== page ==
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22/10/2012
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State Aid for Research, Development and Innovation

In cases of "market failures" state aid given by Member States might be necessary to support R&D&I projects of undertakings. The European Commission assures that none of these market interventions leads to an unacceptable distortion of competition within the European Union.

Research, Development and Innovation (R&D&I) generally thrive best in open and competitive markets. However, sometimes the market, if left to its own devices, does not lead to an economically efficient outcome. Market failures may hamper the delivery of optimal levels of research and innovation. Member States may address these market failures by supporting undertakings with state aid.

The European Commission assures that these market interventions do not provoke an unacceptable distortion of competition in the European Union.
The State Aid Action Plan, adopted in 2005 by the Commission, aims to create a simple, user-friendly and coherent set of rules. The goal is to reduce state aid gradually while refocusing it on activities that have the most sustainable impact on competitiveness, growth and jobs ("less but better targeted aid").

The European Commission reports on the development of state aid biannually in the Scoreboard. The level of R&D&I state aid remained rather stable between 2001 and 2005 in the EU and rose slightly in 2006 and 2007. EU-wide, state aid expenditure on R&D&I amounted to € 10.1 billion in 2008.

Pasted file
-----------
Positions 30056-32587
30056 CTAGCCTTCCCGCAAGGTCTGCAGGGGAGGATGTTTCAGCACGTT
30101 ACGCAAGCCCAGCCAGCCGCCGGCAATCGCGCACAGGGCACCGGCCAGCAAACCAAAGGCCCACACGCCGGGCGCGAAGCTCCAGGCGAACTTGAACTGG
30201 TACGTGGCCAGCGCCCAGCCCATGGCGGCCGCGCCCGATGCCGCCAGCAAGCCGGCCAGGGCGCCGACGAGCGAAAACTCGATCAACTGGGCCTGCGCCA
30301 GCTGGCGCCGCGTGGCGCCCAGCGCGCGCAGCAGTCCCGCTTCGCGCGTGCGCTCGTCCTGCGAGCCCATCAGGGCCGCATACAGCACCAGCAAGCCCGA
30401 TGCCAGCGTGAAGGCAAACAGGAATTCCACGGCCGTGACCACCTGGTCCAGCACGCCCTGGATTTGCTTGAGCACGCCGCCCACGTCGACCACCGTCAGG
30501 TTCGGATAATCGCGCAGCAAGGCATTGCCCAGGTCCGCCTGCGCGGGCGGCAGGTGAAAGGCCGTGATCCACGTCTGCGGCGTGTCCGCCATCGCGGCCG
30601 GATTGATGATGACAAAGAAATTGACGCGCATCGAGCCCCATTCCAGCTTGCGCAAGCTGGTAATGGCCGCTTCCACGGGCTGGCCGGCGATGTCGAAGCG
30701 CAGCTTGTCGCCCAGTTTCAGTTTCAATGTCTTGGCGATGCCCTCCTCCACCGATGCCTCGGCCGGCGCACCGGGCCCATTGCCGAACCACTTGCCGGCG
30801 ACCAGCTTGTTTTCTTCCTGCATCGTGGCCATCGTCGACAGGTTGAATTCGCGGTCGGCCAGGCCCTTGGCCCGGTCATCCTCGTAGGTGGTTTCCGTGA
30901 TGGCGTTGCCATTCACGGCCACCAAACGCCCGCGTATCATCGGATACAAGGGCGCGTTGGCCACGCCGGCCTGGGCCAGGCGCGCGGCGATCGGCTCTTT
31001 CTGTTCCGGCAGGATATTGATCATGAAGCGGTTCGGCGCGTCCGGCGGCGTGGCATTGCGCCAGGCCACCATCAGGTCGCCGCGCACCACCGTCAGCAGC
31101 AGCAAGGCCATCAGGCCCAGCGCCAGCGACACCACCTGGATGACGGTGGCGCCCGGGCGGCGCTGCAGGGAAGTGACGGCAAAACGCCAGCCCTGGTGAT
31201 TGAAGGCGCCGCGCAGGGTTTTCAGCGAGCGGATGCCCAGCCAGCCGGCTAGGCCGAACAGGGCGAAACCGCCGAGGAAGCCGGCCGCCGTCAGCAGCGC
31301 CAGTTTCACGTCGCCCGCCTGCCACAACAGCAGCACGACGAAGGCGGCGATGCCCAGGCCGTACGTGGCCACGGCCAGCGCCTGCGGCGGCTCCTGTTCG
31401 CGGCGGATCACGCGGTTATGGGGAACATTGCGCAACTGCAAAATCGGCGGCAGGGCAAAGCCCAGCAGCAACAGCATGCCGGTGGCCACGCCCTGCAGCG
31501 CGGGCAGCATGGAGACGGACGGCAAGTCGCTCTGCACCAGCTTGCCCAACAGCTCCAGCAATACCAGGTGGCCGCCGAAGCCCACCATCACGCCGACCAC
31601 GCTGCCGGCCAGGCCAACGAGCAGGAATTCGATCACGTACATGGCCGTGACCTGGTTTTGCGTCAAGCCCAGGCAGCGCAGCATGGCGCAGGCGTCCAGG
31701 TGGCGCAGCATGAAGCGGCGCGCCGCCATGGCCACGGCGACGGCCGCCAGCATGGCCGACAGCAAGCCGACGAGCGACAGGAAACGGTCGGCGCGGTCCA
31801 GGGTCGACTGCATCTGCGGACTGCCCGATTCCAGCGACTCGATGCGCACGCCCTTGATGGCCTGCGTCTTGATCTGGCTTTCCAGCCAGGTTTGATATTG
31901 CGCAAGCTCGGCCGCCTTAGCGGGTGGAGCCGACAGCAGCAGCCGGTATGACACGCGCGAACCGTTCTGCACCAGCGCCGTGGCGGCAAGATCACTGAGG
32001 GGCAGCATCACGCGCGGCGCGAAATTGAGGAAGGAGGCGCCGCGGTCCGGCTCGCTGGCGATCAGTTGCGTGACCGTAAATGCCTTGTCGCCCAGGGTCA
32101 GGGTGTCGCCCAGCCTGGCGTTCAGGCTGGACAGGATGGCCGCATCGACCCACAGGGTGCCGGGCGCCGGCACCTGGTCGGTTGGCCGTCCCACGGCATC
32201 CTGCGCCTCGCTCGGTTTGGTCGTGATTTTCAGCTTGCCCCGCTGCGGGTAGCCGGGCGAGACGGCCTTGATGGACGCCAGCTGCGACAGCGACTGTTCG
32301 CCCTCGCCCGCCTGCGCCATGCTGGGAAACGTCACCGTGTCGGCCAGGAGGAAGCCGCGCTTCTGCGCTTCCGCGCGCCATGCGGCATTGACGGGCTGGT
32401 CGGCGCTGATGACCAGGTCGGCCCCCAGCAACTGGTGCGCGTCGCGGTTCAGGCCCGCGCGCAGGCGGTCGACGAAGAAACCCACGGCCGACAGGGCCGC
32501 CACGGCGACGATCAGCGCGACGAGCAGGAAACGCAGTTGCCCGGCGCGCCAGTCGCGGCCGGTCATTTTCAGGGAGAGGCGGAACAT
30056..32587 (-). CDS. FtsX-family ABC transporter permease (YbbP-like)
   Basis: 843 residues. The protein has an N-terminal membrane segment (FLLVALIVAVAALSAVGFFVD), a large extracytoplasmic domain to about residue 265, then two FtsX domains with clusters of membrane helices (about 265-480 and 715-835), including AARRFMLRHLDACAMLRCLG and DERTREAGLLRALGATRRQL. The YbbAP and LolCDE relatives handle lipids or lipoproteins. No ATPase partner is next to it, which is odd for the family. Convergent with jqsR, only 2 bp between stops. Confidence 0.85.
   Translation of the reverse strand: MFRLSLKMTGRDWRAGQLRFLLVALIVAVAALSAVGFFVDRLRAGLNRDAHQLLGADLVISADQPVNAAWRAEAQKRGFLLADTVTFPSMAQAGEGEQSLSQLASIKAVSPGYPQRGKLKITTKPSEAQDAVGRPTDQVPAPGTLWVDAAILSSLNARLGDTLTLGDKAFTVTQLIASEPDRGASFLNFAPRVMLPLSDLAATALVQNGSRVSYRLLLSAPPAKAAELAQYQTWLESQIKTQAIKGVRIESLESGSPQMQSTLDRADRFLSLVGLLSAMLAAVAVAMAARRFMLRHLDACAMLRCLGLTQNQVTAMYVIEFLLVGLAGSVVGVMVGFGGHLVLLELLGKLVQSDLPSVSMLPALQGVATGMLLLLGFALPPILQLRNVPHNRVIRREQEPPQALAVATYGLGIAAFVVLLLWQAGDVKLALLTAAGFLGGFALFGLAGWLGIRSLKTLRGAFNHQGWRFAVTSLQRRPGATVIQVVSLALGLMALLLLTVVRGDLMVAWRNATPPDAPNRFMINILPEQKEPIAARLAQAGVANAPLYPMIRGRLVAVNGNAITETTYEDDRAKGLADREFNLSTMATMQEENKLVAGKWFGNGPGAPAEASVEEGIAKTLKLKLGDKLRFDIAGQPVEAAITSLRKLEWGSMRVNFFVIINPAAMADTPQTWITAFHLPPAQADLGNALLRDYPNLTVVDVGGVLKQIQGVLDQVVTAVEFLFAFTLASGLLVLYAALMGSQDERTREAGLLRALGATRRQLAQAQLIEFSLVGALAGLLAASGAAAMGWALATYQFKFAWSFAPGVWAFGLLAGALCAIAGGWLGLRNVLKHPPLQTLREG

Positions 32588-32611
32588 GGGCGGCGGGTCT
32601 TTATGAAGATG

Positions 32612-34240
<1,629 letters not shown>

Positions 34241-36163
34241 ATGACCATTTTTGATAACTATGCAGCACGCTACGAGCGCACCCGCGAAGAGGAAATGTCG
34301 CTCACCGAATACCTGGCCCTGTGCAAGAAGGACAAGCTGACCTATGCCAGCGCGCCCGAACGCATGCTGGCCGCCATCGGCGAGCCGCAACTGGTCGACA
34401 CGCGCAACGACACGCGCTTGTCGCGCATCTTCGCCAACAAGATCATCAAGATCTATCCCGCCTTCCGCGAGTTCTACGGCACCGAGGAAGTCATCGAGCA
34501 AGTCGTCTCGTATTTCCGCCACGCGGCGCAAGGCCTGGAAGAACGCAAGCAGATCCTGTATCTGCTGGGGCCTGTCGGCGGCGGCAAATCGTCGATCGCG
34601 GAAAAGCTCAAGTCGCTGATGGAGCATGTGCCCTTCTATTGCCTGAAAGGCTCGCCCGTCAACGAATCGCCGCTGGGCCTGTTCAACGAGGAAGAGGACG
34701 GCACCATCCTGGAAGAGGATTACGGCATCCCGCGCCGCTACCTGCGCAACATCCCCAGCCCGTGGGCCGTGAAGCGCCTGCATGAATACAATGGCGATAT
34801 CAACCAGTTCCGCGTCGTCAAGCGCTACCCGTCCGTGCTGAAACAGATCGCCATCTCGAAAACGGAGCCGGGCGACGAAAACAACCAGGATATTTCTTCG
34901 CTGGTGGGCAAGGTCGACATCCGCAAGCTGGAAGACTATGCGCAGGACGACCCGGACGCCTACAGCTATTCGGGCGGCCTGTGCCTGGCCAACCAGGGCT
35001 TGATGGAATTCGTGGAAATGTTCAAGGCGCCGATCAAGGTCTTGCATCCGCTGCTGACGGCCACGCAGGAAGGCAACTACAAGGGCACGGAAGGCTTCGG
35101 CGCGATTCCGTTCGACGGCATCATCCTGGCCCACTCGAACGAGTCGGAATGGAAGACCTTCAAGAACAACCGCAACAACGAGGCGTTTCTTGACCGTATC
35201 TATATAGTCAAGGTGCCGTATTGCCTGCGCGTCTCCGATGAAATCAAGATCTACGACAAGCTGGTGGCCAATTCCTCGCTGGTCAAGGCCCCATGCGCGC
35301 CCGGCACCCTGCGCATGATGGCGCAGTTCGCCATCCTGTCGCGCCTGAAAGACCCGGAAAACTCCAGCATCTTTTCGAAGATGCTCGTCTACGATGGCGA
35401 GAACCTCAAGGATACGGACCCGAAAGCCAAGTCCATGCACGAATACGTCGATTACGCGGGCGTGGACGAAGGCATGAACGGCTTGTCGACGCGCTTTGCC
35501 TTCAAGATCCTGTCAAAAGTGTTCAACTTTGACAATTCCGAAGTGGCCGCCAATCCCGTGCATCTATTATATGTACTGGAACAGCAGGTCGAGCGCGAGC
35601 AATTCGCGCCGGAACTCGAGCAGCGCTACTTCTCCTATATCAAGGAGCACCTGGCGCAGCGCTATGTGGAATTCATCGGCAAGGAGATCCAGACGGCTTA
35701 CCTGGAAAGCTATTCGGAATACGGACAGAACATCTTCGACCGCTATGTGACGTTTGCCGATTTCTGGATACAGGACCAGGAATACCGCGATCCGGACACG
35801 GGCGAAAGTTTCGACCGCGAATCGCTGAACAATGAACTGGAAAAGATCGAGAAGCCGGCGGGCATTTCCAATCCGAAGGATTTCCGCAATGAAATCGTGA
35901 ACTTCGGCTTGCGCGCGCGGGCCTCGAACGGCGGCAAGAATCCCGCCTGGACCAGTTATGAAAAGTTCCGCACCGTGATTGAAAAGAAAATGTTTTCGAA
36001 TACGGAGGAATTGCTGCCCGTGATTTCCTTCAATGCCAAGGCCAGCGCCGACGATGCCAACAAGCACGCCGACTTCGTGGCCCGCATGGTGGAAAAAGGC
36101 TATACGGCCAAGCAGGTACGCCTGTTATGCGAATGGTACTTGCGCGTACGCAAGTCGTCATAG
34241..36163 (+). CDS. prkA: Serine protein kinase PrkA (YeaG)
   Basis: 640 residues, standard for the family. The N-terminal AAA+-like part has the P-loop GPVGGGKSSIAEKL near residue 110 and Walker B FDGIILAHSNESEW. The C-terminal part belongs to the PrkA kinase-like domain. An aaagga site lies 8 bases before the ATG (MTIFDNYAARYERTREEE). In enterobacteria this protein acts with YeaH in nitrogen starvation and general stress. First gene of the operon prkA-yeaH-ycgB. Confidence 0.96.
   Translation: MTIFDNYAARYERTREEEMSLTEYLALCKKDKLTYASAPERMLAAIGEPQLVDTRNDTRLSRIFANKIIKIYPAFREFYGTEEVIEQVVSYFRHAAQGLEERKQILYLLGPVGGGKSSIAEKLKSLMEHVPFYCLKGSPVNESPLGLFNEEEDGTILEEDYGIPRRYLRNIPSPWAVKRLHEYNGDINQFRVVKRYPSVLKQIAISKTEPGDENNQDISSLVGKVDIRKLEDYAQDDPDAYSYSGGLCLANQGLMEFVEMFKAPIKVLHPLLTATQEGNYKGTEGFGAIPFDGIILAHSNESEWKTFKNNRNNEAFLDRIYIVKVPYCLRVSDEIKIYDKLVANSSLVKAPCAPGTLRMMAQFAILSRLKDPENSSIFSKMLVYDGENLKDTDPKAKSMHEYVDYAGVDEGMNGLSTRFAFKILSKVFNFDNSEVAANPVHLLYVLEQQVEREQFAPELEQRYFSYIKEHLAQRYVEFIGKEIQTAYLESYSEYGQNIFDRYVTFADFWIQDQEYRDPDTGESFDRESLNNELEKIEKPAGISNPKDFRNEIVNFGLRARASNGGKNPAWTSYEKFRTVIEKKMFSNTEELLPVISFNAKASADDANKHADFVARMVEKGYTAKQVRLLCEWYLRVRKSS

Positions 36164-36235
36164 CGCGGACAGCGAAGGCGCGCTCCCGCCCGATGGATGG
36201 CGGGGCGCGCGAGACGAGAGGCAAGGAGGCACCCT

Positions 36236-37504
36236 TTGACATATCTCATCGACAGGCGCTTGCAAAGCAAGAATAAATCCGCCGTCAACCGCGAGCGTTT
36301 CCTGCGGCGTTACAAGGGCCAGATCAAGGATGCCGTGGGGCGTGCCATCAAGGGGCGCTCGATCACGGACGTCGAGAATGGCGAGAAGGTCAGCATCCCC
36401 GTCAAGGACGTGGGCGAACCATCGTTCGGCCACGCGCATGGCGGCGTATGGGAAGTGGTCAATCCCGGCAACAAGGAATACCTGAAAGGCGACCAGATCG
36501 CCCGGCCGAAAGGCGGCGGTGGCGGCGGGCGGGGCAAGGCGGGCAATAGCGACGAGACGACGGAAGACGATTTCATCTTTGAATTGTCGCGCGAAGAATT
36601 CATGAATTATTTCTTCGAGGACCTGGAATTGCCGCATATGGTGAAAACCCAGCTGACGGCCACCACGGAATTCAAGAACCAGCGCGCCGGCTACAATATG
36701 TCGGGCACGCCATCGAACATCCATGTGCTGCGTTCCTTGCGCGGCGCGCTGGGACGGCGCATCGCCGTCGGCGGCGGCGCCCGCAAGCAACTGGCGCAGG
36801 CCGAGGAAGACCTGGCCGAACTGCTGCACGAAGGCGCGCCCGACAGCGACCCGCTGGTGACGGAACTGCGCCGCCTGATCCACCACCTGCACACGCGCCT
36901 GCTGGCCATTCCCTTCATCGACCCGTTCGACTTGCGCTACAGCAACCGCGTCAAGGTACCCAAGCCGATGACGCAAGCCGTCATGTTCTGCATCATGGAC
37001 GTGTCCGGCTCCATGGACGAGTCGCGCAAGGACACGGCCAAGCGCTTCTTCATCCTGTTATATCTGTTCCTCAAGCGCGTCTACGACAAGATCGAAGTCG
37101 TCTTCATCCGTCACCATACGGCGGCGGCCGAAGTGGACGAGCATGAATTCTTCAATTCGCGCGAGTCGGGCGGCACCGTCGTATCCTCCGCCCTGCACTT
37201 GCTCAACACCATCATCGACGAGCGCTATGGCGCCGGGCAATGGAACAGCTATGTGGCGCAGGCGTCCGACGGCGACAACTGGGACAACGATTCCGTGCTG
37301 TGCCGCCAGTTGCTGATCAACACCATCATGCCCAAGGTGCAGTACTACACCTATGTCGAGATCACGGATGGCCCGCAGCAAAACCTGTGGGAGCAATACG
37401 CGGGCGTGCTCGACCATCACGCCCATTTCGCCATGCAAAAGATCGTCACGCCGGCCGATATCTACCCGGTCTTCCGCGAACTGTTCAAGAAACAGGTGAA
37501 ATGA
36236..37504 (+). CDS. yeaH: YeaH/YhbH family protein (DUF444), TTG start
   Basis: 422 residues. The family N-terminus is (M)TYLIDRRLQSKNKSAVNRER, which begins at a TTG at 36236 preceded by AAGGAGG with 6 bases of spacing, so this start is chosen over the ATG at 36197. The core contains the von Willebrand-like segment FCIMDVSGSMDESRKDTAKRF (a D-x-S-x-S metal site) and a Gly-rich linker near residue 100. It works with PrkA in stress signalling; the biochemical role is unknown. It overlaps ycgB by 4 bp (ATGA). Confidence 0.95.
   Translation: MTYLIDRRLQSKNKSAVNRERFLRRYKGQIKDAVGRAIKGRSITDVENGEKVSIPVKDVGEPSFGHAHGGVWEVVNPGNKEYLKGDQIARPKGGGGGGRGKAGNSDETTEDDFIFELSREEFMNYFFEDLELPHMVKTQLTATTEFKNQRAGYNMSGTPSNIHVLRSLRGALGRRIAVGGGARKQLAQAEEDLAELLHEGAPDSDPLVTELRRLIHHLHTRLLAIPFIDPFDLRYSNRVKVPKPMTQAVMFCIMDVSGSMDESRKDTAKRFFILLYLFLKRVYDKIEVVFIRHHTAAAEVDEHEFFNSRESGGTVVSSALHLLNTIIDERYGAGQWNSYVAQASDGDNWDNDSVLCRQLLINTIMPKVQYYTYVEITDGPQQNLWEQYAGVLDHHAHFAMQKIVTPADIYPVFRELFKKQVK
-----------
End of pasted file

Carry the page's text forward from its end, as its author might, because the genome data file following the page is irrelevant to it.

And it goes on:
R&D&I State Aid Framework

The Commission reviewed the existing state aid rules in 2006 in order to better reflect Community policy priorities such as promoting cross-border research cooperation and Public-Private Partnerships for research.

The new Community Framework for State Aid for Research and Development and Innovation, adopted by the Commission on 22 November 2006, entered into force on 1 January 2007. It follows the logic of the State Aid Action Plan. It allows for new types of aid for innovation purposes whilst, on the other hand, it introduces a more refined economic approach to large sums of aid.

General Block Exemption Regulation

The new General Block Exemption Regulation, adopted by the Commission on 7 July 2008, entered into force in August 2008. This regulation allows Member States to implement state aid measures without having gone through the notification procedure. In addition to the previous version it also covers large companies and the new innovation measures.